More months more records. This time it’s sales (highest August ever) and inventory (lowest August ever) which means of course the months of inventory are also at their lowest point.
Meanwhile the single family price continues to flatline. As I discussed last month, I don’t believe in price plateaus in hot markets. With these conditions, prices will increase. However going into month 6 of not much movement it deserves a second look.
To look at what happened last time we had similar market conditions, let’s see about the median prices in the 2000s.
As you can see in both 2005 and 2006 we had extended (6+ month) flat spots as well. This seemed to happen when the market got a little bit ahead of the underlying trend and was resetting. Those flat spots ended with jumps in the following spring.
Year over year, price increases are still north of 15% for detached houses and 10% for condos.
Those price changes are starting to be felt in affordability. The RBC affordability report came out recently and made note of how affordability is rapidly deteriorating in Victoria. “This level (51.4%) exceeded the long-term average of 43.8% quite significantly, which suggests to us the presence of greater than usual affordability stress.”
One encouraging sign is that listings are up significantly this August from years past and almost at the high water marks of 2011 and 2008. If this continues we might be able to avoid the catastrophically low inventory we saw in 2003 when it was close to current levels in August and dropped to just over 1000 by December.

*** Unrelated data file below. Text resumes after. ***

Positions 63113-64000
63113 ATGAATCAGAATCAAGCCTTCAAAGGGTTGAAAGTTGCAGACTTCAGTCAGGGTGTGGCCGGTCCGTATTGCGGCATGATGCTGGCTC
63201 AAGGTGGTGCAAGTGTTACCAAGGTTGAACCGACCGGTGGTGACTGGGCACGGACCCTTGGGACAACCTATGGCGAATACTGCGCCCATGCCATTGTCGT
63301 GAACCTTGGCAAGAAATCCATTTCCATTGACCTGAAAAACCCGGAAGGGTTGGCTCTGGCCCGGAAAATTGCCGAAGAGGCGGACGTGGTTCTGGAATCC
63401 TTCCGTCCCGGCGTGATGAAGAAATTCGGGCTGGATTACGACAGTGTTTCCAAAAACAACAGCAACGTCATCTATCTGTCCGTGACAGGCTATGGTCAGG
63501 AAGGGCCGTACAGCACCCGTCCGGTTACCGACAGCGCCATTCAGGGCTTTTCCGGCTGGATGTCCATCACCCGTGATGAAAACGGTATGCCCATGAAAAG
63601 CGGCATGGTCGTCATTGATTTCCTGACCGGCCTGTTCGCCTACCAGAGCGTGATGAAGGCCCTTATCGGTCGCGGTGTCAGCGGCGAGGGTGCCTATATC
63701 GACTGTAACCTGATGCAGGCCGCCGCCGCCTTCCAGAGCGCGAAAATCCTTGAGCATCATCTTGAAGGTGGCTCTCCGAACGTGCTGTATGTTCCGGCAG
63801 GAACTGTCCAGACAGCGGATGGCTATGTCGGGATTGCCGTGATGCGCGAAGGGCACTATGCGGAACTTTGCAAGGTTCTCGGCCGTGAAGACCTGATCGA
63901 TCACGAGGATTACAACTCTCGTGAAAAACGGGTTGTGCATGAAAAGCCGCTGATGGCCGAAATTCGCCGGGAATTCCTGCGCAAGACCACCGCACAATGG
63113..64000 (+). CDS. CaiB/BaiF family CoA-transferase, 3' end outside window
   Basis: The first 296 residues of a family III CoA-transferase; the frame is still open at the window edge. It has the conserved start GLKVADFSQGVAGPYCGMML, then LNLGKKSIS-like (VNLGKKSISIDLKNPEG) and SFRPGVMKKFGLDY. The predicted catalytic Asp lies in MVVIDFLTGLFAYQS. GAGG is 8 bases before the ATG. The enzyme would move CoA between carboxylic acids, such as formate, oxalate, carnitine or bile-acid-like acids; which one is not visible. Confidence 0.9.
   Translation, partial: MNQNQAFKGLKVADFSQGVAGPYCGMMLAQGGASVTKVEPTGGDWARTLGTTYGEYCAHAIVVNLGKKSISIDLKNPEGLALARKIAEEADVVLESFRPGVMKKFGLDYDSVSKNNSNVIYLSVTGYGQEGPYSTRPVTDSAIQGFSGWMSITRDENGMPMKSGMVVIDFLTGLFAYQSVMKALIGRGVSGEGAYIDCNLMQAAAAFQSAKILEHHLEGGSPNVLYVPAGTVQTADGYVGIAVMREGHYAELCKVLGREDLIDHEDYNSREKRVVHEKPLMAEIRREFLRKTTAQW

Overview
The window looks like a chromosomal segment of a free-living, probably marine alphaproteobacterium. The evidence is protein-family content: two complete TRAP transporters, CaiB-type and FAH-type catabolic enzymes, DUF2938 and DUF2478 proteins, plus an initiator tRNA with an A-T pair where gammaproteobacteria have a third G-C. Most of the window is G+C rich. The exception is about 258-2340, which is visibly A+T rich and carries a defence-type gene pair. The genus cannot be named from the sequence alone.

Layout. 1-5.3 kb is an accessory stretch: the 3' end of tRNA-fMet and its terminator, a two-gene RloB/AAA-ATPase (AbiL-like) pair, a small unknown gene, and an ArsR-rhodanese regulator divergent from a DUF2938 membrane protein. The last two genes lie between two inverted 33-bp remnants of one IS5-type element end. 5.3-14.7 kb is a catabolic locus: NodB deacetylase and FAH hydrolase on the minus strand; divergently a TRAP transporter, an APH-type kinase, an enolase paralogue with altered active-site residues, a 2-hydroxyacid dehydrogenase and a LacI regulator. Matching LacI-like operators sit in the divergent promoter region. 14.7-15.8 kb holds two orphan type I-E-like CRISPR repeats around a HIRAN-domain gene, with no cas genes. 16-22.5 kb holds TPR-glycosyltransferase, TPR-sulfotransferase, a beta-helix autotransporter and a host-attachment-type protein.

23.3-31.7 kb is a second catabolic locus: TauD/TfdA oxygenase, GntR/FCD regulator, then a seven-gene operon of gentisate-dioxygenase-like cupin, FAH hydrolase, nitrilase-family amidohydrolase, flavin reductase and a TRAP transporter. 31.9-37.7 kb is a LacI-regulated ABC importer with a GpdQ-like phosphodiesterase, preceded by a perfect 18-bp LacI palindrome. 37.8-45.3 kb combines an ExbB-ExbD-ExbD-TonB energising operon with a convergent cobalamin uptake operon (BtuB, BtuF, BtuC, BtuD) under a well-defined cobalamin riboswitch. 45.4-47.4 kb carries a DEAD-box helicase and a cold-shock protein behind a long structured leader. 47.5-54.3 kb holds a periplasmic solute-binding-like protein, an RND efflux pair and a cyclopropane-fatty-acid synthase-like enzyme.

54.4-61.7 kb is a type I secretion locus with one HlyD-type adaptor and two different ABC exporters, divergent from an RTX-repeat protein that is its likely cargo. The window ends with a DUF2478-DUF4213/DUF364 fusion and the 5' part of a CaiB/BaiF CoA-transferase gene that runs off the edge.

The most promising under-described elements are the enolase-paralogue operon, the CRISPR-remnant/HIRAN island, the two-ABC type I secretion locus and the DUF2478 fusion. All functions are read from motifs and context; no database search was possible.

September should see a further drop in sales from August, but there is usually a bump in October. If traffic on the website is any indication, interest in real estate is starting to pick up again after a summer lull.
Meanwhile the regulatory changes keep piling on. There is news that the Quebec Immigrant Investor Program where foreign investors could buy citizenship for an interest free loan of $800,000 (are we that hard up for money in Canada?) is being tightened up. Immigration lawyer Richard Kurland says “Quebec has fixed it. Now you get rejected if you have BC property, if you have a child attending a BC school … immigrant investor cases are being refused.” While it might not hit us as much, it could be another nail in the coffin for Vancouver which is finally seeing some moderation from the foreign buyer tax.
What makes me happy as a taxpayer is the ongoing withdrawal of our government from the insured mortgage business. As seen in the latest bank earnings calls, banks are increasingly carrying uninsured mortgages while being forced to allocate more to reserves and perform stricter stress tests by federal regulators. Now they just need to reduce the government backing for Genworth and Canada Guaranty (so called private insurers that are actually 90% government backed) and we taxpayers should be close to getting ourselves off the hook.’
In other news, I was interviewed by a guy writing an article about Victoria real estate for a Hong Kong and Singapore magazine. The mag bills itself as the “go-to-luxury lifestyle guide for high-net-worth readers”. Now why would they be looking at us?